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Provided all your tables pass the check, you may publish your database to Share Point.  During the publish process, Access moves the Access database contents (forms, queries, reports, modules, macros) to the server.  Doing so means other users with the full version of Access 2010, and security permissions, will be able to download a local copy of the database, and create or edit tables/forms/reports/modules.  For more on how tables and forms are published to Share Point, read on...
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Under the Covers:  Tables and Data
During the first "Publish" process, Access 2010 will create Share Point lists (effectively SQL Server tables) for each of your tables, move the data from Access to the new Share Point lists, and create special links in your local copy.  Each time you download and open a copy of your Access 2010 database, Access will download the Share Point list data to maintain a local cache of the data for better performance.  Access will perform incremental synchronizations to update Share Point with any changes, and download and changes made on the server.  Another important note, an Access 2010 web database does not support local tables.  You can create linked tables to another ODBC database (Access or otherwise), however.

Under the Covers:  Forms
As with the rest of Share Point Server pages, your Microsoft Access 2010 web forms published to Share Point are converted to ASP.NET pages with javascript to support page events. During the "Publish" process, Access will transform any Access web forms in your database to .aspx pages that are placed in the project's Share Point directories.  The layout of the pages is effectively driven by HTML tables (which becomes obvious when you start working with the Access 2010 web form design view, where you are able to create, merge, resize, and delete cells in the table (form).  The controls on your form must be placed within the cells, which helps Access 2010 to transform the Access form into an .aspx page.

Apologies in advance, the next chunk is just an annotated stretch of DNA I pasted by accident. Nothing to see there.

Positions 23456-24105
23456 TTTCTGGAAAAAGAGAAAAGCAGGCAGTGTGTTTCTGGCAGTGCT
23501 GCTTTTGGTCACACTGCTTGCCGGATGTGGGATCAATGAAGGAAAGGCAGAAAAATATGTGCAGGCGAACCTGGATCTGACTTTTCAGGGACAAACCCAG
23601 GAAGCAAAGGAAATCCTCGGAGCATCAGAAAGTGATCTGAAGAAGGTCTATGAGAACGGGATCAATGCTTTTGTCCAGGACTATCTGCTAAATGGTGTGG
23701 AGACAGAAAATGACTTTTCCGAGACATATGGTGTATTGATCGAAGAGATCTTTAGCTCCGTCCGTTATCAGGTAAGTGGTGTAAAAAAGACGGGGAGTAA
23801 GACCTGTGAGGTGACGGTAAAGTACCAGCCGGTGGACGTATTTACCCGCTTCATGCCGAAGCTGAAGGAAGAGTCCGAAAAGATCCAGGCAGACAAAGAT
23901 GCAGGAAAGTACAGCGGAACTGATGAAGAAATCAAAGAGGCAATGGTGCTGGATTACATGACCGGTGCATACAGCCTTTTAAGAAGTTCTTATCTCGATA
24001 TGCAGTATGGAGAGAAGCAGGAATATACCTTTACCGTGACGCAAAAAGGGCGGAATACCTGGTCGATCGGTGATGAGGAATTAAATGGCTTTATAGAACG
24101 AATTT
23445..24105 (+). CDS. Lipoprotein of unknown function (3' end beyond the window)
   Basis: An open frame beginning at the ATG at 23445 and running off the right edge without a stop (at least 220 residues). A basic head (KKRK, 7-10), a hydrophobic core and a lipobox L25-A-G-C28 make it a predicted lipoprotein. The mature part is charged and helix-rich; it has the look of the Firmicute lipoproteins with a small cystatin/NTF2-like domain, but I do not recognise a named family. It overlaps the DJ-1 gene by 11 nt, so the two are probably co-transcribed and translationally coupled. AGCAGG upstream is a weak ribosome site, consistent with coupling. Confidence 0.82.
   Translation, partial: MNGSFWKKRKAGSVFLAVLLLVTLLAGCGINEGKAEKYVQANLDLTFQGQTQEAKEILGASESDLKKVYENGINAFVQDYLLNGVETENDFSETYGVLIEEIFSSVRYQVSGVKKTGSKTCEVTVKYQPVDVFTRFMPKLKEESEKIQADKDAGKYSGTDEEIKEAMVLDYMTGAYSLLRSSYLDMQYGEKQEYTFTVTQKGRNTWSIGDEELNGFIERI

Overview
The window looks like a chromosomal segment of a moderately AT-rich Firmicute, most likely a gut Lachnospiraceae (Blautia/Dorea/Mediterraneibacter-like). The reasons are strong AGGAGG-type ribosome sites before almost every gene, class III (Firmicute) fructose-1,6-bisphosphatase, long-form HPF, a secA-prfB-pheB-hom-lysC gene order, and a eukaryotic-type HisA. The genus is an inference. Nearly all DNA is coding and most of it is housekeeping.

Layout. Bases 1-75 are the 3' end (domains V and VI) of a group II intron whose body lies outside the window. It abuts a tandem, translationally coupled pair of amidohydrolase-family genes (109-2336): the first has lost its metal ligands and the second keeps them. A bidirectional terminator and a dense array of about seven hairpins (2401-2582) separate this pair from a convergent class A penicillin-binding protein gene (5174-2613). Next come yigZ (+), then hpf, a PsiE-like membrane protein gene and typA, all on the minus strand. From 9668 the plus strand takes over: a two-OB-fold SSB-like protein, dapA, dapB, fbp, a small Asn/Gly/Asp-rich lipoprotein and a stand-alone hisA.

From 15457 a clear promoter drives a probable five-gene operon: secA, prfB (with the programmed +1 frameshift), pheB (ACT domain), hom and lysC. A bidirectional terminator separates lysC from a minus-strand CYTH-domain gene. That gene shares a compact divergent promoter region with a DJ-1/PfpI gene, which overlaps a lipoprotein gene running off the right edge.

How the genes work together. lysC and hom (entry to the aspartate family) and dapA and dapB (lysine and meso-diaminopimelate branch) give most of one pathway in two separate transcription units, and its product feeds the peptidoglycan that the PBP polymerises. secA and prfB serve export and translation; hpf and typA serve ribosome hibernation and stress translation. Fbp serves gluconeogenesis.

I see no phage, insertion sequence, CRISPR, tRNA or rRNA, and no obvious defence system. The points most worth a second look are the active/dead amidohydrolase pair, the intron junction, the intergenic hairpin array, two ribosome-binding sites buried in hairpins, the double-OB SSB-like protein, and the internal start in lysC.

Under the Covers:  Security
When an Access 2010 database is published to Share Point, Share Point controls user security related to:
  • Who can read and/or manage data in a specific list (table)
  • Who can download a local copy of the Access 2010 web database

Note that if you have security permissions to visit an Access 2010 web project site, Share Point will by default allow any user with a full copy of Access 2010 to download and edit the actual Access 2010 database.  The implication is that any user with security access to your project site can create/edit/delete the tables/forms/reports/queries/modules in your Access 2010 database.  There are methods to prevent a user from downloading a local copy of the web database file, such as eliminating the top toolbar in Share Point where a user can choose to download the database.  But Microsoft Access 2010 itself does not have any controls in place to prevent object editing once a user has downloaded a copy of your web database, nor does it have a mechanism to prevent the user from synchronizing their changes to Share Point.